One of the strongest aspects of the book is the author’s principled and well-structured engineering approach to building a highly available PostgreSQL system. Instead of jumping to some recipes to be memorized, the book teaches you basic but very important principles of capacity planning. More importantly, this planning of servers and networking is not only given as a good template, but the author also explains the logic behind it, as well as drawing attention to the reason behind the heuristics he use and why some magic numbers are taken as a good estimate in case of lack of more case-specific information. This style is applied very consistently throughout the book, each recipe is explained so that you know why you do something in addition to how you do it. Read the rest of this entry »

 
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Posted by on August 21, 2014 in Books, Linux, sysadmin

 

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Do not touch that stone – Do not touch that IDE


What’s the relationship between the ancient game of GO and writing software code?

It is possible to draw various analogies between these two sophisticated, intellectual human activities, but I simply wanted to note down a simple connection that has jumped into my mind recently. It can be summarized as a Go proverb:

Do not touch that stone.

And it can also be summarized as a programming  motto:

Do not touch that IDE.

What is the meaning of those sayings, other than being Zen-like statements? How and why did I come up with them? What are the context, story and history behind them? And most importantly, can they help us to be better programmers at all?

go

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Posted by on November 15, 2013 in CogSci, philosophy, Programlama, psychology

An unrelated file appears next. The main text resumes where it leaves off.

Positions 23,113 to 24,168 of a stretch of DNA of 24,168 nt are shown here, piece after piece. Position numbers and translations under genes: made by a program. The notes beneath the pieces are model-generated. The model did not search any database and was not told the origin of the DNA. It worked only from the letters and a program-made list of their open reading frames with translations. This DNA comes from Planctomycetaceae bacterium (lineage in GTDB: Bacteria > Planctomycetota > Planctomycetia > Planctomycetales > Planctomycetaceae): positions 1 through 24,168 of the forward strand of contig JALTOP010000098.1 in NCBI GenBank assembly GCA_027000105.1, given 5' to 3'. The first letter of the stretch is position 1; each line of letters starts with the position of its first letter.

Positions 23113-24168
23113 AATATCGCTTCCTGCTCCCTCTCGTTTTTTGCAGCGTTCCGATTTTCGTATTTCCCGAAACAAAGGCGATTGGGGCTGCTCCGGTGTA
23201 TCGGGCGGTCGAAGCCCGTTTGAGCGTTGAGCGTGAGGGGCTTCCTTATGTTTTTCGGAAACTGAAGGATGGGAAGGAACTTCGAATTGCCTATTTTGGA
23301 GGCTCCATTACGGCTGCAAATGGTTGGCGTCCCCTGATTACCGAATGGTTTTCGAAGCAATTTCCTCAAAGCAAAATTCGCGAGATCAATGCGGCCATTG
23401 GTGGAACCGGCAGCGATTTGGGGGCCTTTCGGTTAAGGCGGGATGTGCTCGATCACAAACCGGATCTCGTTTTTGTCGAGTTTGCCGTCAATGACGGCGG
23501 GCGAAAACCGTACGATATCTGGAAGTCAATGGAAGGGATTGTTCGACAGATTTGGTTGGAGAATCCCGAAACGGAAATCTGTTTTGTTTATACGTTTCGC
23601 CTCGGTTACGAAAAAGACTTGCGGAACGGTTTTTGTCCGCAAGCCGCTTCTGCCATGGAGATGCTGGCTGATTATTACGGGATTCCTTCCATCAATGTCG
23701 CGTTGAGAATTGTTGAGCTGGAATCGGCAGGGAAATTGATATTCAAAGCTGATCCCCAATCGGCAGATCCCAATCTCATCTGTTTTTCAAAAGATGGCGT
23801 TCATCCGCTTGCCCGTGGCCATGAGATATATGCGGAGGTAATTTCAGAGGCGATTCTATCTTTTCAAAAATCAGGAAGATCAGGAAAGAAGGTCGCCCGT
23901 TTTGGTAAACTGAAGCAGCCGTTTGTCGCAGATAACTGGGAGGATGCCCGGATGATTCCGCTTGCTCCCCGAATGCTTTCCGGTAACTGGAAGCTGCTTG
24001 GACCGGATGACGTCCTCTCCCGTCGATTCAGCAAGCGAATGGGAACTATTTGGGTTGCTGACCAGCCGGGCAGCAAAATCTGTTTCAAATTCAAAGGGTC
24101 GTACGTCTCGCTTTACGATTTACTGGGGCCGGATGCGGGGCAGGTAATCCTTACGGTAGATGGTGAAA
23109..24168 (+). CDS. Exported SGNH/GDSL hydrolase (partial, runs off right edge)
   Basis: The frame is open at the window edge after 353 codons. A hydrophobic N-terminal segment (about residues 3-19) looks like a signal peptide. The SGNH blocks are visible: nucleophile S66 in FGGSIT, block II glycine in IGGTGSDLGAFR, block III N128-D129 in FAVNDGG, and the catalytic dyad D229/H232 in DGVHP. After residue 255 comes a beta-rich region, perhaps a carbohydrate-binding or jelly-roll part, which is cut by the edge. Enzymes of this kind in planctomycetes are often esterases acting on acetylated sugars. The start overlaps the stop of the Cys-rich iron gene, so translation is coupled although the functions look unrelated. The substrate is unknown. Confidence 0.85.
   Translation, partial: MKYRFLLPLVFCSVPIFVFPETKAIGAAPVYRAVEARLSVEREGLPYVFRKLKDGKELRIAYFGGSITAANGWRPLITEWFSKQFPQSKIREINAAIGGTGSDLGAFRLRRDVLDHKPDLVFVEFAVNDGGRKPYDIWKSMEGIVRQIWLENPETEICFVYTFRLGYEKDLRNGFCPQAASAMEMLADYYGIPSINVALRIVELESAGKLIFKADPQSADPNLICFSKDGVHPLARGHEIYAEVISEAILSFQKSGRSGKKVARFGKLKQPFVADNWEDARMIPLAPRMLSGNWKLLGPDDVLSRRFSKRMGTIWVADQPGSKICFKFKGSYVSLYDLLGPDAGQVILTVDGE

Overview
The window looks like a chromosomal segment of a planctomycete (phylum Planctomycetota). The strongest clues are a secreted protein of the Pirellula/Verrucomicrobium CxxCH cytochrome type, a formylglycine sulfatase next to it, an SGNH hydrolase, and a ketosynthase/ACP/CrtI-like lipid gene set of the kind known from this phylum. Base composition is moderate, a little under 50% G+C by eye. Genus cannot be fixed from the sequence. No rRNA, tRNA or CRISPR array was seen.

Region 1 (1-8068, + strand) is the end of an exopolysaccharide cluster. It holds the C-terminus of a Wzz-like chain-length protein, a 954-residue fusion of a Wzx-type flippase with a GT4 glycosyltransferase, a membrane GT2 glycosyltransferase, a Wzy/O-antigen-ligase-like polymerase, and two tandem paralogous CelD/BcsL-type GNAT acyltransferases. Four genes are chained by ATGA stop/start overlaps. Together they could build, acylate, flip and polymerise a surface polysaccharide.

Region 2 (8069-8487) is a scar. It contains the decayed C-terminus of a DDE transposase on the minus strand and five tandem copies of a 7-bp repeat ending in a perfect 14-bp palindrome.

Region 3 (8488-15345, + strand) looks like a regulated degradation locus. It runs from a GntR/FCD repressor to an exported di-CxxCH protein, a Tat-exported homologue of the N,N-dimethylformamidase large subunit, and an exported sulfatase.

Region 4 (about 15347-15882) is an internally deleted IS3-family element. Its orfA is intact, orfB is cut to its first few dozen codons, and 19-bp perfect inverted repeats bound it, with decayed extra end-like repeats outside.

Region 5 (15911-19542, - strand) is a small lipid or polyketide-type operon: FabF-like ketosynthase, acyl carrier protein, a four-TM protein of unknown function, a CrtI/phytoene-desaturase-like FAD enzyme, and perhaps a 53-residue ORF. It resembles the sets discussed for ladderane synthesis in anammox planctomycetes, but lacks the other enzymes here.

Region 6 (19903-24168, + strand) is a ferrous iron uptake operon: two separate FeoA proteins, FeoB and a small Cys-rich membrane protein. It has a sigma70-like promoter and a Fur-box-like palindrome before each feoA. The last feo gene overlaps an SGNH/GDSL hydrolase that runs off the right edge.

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GNU/Linux command line tip of the day: sum of numbers in a column


More often than not, I need to quickly need to see the sum of a column of numbers when I’m doing some processing on the GNU/Linux command line. For the sake of simplicity, let’s assume that you have the following output from some command line pipe:
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Posted by on May 28, 2013 in awk, Linux

 

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How to solve the ugly font problem of Java applications in Ubuntu 12.10


Upgrading from a few years old Ubuntu GNU/Linux version to the latest Ubuntu 12.10 might hurt your eyes… that is, if you happen to code in Java, develop Swing applications, or sometimes prefer IDEs such as NetBeans to Emacs. Somehow upgrading to the latest version of Ubuntu creates a problem with fonts and in many Java applications you see very ugly, bold fonts in menus, tree labels, etc.

This has been confirmed as a bug, and you can read more details at https://bugs.launchpad.net/ubuntu/+source/openjdk-7/+bug/937200 or https://netbeans.org/bugzilla/show_bug.cgi?id=221778

Apparently this bug seems to be somehow related to Wine and a font package. The solution that worked for me was simply to issue the following command:

    sudo apt-get remove fonts-unfonts-core

Well, I did not need Korean TrueType fonts anyway.

 

 
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Posted by on February 27, 2013 in java, Linux